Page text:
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About drankcoffee

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  1. Should I Drop Out? (ADVICE NEEDED)

    This is what I did all of my undergrad (skim the reading, go to class, then read the case in depth), and when I got to law school, it felt like a struggle trying to be able to adjust to doing it the other way around. I fell like it is a huge time sink for me to read the cases before class in depth because I end up just reading it two or three time more than I should be.
  2. 2L Bay Street positions

    148 respondents from a class of 200 63 students had no HHs 36 students had one HH 31 students had 2-3 HHs 18 students had 4 or more HHs. At least 85 out of 200 students got at least one HH or more, and at least a quarter of the class had two or more HHs.
  3. 2L Bay Street positions

    You're right, according to the Ultra Vires article previously posted, the average student in their (slightly) skewed statistics had something like 3 Hs and 4 Ps. There are previous reports of professors talking about the P system, and how students who were previously given C+s and B+s alike now were given a P. I can't remember the exact post, but the prof had given out too many Hs and under the old system, what would have been a B+ became a P -- from this I assume that the "P" grade is more all-encompassing that the former B curve. This may help mask the difference between a C+ and a B+ student for one class, but someone who is riding the B+ curve is bound to get a few Hs mixed in with their Ps, which distinguishes them from the C+/B- students fairly easily. I think other schools have different grade distributions from U of T as well, I believe U of T is at 15/30/55, while Osgoode has something completely different (I can't remember what it is off the top of my head) and some other schools leave it up to the professors to develop their own grade distributions. So it's comparing potatoes to oranges.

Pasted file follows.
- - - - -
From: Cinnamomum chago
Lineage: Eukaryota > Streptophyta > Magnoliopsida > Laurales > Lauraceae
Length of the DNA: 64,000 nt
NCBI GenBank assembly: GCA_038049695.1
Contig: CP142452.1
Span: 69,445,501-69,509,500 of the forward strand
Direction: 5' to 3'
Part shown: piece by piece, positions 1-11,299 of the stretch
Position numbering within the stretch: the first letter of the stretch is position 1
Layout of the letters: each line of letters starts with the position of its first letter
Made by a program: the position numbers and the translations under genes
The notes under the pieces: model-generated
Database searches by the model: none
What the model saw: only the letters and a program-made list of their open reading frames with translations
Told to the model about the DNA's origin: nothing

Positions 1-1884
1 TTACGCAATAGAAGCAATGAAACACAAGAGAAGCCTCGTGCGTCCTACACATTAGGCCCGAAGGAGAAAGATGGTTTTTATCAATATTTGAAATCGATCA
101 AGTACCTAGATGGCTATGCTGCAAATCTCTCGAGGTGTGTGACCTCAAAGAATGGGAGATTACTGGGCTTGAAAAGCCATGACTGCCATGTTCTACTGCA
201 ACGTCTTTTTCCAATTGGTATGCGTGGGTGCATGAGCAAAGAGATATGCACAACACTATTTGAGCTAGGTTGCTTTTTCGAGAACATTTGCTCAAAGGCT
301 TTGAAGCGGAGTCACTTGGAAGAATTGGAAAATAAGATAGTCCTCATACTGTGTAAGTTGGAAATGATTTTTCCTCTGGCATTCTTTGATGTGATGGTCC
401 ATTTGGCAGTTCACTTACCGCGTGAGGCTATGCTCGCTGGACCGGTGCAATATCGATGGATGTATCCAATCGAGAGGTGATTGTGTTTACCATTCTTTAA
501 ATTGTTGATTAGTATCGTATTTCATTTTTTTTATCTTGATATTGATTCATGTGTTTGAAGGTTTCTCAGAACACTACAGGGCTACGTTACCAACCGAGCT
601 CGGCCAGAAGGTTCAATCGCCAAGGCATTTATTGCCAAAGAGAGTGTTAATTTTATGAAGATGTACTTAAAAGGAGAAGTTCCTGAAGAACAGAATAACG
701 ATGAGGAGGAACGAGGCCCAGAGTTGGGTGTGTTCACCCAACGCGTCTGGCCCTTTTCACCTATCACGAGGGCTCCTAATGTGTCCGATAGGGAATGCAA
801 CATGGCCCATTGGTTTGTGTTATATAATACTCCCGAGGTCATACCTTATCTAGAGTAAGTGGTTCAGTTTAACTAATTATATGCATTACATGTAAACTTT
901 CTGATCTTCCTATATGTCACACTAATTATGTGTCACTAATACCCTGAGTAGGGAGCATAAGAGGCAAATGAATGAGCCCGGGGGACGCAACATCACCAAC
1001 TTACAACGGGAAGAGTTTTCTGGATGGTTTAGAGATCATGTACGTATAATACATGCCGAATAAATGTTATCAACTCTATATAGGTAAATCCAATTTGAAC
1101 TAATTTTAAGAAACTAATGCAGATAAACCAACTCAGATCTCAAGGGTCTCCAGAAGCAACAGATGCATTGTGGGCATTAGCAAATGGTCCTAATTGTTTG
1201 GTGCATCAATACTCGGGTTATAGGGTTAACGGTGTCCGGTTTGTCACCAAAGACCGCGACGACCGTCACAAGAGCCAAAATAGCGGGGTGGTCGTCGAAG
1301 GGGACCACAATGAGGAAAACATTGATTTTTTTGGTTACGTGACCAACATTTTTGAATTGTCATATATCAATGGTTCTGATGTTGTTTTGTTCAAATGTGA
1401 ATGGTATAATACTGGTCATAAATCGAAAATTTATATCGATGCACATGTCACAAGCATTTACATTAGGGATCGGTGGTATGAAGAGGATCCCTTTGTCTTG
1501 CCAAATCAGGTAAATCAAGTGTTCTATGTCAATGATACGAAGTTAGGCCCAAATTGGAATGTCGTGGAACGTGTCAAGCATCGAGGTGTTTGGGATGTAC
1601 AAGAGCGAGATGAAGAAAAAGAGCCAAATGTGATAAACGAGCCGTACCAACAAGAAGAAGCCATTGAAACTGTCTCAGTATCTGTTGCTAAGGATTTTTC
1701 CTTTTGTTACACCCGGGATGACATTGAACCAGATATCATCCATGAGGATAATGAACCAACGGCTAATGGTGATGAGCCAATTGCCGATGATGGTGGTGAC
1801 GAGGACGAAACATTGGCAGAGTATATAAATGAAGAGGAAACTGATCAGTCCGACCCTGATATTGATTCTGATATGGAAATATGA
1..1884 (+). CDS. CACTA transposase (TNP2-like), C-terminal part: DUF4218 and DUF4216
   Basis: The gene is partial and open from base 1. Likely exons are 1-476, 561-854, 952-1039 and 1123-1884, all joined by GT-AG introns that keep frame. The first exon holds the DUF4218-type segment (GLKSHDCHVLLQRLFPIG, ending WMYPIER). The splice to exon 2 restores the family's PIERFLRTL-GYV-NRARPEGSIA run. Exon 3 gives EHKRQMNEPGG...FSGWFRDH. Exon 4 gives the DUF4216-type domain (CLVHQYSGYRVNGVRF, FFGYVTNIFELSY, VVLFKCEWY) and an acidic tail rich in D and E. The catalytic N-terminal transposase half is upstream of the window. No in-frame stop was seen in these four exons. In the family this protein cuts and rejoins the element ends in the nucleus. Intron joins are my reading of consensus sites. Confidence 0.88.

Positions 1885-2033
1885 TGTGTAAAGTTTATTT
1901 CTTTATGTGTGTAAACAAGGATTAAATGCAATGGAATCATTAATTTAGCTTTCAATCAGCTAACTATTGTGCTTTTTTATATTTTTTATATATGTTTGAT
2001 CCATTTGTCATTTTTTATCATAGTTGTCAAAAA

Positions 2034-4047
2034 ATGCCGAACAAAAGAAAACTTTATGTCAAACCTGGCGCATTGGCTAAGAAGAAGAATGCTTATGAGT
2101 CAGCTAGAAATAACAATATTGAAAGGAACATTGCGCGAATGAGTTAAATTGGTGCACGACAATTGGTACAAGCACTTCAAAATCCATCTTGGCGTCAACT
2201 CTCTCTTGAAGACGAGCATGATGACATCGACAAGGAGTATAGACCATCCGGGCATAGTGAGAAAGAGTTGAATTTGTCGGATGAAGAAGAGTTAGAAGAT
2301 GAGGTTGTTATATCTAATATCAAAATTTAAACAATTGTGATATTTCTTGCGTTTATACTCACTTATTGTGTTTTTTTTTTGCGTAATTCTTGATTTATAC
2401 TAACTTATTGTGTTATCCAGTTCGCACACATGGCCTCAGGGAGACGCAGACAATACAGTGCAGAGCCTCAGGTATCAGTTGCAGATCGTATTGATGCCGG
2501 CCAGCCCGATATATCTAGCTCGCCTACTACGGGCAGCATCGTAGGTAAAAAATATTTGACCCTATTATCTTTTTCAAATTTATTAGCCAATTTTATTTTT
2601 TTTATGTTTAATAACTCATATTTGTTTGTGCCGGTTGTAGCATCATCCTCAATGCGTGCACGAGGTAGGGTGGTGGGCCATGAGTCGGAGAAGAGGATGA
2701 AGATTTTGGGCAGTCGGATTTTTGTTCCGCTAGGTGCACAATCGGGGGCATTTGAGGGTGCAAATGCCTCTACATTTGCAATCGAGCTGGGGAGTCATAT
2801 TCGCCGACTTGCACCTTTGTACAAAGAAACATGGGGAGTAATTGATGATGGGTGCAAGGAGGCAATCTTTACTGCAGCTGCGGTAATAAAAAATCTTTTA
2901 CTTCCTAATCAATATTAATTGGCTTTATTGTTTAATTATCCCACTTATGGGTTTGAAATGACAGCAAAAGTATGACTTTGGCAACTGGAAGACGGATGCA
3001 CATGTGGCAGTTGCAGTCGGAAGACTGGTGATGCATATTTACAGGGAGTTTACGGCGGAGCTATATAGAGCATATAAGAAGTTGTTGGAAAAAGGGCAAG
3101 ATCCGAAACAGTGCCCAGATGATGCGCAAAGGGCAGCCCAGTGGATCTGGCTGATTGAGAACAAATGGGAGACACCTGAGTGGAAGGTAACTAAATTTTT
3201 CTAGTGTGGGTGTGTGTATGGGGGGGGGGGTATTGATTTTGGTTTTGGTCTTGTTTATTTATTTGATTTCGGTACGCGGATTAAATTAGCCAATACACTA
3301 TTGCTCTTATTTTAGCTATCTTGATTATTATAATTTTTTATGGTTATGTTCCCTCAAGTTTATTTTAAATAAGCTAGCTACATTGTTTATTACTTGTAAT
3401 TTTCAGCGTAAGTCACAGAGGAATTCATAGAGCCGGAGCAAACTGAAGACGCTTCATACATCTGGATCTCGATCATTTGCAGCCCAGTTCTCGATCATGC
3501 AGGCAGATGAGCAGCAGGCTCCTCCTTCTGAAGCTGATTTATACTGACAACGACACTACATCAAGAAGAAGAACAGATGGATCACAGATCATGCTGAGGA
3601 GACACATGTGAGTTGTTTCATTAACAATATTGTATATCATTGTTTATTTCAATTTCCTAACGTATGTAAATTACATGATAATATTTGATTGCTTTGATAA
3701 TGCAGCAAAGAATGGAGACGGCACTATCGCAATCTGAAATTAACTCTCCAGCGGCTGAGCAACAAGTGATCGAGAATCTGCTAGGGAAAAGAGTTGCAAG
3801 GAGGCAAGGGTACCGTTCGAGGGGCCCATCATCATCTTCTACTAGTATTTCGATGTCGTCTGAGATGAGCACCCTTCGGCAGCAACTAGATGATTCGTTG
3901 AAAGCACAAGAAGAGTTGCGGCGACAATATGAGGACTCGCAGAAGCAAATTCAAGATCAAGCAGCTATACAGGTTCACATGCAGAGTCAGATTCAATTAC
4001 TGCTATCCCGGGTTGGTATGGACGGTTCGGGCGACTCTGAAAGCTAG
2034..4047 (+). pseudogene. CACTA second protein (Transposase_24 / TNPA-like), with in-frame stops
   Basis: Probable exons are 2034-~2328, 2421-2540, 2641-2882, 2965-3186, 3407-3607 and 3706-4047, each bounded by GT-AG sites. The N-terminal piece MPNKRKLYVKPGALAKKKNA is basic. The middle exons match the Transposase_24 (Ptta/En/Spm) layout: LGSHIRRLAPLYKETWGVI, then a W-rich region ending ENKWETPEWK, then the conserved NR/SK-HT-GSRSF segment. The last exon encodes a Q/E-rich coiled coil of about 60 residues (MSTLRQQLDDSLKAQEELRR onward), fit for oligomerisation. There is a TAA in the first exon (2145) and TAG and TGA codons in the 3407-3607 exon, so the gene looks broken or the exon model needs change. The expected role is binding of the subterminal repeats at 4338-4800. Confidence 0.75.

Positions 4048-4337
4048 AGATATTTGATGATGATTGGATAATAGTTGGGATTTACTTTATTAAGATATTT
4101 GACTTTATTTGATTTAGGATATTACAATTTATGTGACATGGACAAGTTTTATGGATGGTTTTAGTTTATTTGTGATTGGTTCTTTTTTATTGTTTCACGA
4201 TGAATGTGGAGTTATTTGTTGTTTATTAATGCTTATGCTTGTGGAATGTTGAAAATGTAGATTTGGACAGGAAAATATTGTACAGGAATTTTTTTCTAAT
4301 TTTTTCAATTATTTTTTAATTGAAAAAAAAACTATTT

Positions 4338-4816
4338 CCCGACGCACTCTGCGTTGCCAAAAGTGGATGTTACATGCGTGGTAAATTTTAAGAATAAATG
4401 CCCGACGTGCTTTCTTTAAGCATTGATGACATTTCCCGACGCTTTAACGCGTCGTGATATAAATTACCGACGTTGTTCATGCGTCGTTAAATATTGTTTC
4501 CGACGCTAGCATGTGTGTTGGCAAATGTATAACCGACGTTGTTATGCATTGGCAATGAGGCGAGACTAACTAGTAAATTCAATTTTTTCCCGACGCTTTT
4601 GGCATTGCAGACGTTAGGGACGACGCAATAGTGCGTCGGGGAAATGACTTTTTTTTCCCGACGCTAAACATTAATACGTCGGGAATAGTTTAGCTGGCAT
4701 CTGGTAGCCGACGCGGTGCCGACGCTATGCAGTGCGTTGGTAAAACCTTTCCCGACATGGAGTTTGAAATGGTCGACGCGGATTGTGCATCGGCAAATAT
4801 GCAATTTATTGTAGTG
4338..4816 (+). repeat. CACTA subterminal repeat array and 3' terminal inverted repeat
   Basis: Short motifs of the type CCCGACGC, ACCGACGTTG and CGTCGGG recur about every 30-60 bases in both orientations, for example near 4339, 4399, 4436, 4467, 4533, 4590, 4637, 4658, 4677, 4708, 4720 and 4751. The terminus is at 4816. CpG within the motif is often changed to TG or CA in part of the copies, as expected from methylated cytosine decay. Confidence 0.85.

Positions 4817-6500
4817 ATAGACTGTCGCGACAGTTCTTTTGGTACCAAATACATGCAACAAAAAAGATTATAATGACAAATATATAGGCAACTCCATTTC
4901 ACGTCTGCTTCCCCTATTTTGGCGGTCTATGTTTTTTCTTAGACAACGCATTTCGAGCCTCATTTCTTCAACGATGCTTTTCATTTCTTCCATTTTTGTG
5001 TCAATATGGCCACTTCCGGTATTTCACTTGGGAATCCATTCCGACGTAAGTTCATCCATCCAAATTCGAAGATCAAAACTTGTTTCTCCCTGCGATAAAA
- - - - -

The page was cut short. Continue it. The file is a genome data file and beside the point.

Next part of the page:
4. Why the Bay St Hype?

    I want to eventually go solo. Not right away, but it's something I think about a lot. Most of the lawyers that I know personally are SPs. I watched my mom go solo when I was in my teens. Going solo requires a lot of work and basically 24/7 devotion. I'm close with a girl who went solo three years ago and she's so happy with her decision. I'm sure some people would scoff at the idea of someone working 24/7 to only make a portion of what their counterpart on Bay St would make, but that's their own benchmark. I'm not sure if it is something I will ever end up doing, but those are the lawyers that I personally admire. I didn't mean it as a slight to anyone, btw. I just sort of got tunnel vision and only thought about my own personal situations. I'm sure lots of professionals end up with healthy and successful careers without working long hours. I've just never been exposed to that and it isn't something I'm familiar with. My picture of law has always been "a lot of work, long hours" -- and the field I was in previously was pretty much the same.
  5. Why the Bay St Hype?

    Anyone else just don't really care about the long hours? I grew up with both parents working 60 hour weeks so it doesn't seem out of the norm to me. I feel like I waste any free time I have anyway. Granted, I'm not set on Bay St, but I feel like you'd have to work long hours in any field to obtain success and move forward in your career.
  6. Commuting During Articles (Bay Street)